From New York, USA:
I am 16 years old, have had type 1 diabetes for five years, my blood sugars range from 100 to 220 mg/dl [5.6-12.2 mmol/L] daily, and I am very active in sports. Sometimes, even when I'm high (250-500 mg/dl [13.9-27.8 mmol/L]), I continue to run and play the sport, and it sometimes drags me down. Is it unhealthy to do this if I have no ketones? What happens to my body when the blood glucose is so high? Am I doing damage to my brain? What if I'm low? Will I get complications?
Excellent questions about sports and diabetes control. When you exercise your muscles need energy. This is provided by glucose either floating in your blood or stored in the muscle or liver, but you need insulin to use this energy. So, by definition, when your sugars are too high, you don't have enough insulin at that moment and your muscles continue to "starve" themselves. Therefore, they don't perform very well. It isn't clear exactly at what blood glucose level this occurs. Some research suggests this happens when the blood glucose is over 300 mg/dl [16.7 mmol/L], some when it is over 200-250 mg/dl [11.1-13.9 mmol/L]. That's the reason for suggestions that you do not exercise vigorously when glucose levels are out of control.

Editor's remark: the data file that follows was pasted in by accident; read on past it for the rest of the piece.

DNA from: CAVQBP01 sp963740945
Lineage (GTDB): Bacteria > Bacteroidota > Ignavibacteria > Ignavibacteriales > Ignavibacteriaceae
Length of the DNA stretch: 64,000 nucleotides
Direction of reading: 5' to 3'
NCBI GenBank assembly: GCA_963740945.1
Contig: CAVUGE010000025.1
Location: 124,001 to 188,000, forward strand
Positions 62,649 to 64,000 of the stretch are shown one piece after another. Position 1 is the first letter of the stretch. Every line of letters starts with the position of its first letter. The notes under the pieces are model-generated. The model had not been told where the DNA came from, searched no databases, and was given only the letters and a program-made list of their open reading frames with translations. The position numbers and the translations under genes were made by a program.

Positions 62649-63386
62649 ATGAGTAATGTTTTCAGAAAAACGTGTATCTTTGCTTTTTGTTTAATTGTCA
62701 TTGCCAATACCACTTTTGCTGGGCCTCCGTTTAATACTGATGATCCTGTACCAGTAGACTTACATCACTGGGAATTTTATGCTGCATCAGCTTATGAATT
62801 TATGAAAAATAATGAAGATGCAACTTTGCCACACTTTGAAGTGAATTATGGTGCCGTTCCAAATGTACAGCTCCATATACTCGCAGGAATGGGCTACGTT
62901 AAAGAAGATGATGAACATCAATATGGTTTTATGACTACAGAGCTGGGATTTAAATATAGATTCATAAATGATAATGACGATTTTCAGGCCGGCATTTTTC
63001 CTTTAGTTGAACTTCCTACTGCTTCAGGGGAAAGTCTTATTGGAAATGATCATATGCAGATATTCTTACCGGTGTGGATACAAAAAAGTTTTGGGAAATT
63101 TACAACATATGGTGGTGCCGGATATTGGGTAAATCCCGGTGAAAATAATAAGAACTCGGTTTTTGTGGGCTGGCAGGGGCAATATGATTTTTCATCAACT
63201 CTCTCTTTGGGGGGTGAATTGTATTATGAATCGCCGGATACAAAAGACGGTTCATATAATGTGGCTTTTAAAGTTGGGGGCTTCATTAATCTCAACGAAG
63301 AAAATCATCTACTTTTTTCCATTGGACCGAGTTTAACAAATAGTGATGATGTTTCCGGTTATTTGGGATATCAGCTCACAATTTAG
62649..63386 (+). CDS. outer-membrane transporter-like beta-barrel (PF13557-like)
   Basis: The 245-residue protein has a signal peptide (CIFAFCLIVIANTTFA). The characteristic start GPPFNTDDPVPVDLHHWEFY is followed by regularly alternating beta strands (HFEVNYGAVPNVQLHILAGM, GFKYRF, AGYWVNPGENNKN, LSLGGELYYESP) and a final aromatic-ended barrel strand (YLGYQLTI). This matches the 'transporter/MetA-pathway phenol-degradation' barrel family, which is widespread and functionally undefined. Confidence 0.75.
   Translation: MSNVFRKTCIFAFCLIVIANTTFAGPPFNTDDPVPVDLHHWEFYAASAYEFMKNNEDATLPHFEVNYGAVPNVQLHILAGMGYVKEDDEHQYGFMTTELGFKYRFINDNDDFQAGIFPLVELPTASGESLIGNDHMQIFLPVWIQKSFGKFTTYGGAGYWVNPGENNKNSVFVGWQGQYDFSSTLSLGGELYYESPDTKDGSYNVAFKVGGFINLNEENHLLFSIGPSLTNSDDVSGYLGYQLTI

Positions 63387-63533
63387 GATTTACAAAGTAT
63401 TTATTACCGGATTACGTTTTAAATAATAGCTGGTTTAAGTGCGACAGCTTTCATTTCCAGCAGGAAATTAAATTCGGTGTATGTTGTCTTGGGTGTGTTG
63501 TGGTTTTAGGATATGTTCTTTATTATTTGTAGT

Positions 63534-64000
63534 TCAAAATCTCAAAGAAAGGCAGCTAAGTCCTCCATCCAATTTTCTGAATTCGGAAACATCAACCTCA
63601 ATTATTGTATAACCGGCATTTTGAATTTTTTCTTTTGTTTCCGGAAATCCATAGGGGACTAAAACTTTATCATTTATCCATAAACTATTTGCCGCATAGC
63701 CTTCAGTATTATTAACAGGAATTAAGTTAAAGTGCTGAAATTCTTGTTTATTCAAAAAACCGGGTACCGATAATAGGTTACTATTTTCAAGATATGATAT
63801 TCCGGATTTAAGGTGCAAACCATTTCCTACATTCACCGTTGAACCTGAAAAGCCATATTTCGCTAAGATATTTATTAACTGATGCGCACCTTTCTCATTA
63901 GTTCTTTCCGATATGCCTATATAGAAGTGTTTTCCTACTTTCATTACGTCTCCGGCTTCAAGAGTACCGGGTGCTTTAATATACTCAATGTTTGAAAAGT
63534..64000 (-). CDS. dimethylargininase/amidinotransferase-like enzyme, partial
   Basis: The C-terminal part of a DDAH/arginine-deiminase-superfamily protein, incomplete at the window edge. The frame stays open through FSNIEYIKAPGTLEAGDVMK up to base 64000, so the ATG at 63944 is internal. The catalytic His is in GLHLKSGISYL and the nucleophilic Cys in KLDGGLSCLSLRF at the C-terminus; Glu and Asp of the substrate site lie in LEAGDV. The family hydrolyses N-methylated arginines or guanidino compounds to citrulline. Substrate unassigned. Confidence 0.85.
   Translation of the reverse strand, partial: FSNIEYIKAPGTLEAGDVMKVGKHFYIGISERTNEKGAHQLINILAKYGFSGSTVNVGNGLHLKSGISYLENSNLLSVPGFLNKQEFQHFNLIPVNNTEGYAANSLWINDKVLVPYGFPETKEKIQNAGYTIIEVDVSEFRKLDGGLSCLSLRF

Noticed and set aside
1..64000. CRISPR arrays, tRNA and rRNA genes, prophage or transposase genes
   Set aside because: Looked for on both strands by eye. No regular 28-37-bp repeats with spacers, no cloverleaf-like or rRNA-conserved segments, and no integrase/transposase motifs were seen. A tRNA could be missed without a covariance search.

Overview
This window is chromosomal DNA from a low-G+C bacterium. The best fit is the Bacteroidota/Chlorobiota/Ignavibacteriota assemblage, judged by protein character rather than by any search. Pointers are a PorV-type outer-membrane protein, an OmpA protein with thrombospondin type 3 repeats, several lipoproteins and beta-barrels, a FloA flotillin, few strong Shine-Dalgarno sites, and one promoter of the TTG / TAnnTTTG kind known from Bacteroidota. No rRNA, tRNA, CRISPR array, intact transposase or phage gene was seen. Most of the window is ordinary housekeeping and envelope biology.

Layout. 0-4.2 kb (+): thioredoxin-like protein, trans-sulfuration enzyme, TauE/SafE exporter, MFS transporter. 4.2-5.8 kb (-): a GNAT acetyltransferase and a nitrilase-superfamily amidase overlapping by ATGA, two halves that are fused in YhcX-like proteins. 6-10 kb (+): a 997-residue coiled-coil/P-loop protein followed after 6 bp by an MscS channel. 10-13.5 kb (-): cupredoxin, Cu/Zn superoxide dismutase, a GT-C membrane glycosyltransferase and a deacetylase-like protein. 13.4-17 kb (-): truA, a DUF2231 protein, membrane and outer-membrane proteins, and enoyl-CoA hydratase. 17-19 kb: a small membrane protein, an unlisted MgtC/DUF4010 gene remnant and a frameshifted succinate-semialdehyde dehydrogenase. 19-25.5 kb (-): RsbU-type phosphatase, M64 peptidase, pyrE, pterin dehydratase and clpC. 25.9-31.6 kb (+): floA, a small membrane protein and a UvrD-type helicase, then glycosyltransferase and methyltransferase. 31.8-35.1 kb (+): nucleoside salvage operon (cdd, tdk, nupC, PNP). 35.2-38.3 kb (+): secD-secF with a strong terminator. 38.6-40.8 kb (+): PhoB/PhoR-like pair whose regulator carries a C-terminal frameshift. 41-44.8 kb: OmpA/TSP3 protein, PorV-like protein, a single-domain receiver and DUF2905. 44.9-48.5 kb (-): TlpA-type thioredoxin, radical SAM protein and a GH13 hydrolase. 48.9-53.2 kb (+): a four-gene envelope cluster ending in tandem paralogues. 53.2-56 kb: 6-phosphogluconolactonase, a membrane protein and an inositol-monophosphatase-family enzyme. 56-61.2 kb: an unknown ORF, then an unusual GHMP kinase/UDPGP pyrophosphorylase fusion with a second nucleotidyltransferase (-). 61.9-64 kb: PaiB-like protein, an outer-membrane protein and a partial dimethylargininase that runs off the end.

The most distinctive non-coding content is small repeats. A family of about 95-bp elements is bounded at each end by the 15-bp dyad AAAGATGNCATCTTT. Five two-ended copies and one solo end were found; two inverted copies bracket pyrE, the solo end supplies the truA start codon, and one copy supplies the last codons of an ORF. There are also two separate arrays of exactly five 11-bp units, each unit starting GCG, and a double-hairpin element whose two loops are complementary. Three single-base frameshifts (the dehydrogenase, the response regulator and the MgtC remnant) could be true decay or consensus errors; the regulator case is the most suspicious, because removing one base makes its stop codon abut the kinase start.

Long term complications are a reflections of how long the high blood glucose levels persist and do damage to the blood vessels of the eyes, kidneys, heart and to the nervous system as well. A hemoglobin A1c represents this overall average.
You should ask these same questions to your diabetes team since they can give you specific advice related to your exact situation.
Last Updated: Tuesday April 06, 2010 15:09:30
This Internet site provides information of a general nature and is designed for educational purposes only. If you have any concerns about your own health or the health of your child, you should always consult with a physician or other health care professional.
This site is published by T-1 Today, Inc. (d/b/a Children with Diabetes), a 501c3 not-for-profit organization, which is responsible for its contents.
© Children with Diabetes, Inc. 1995-2016. Comments and Feedback.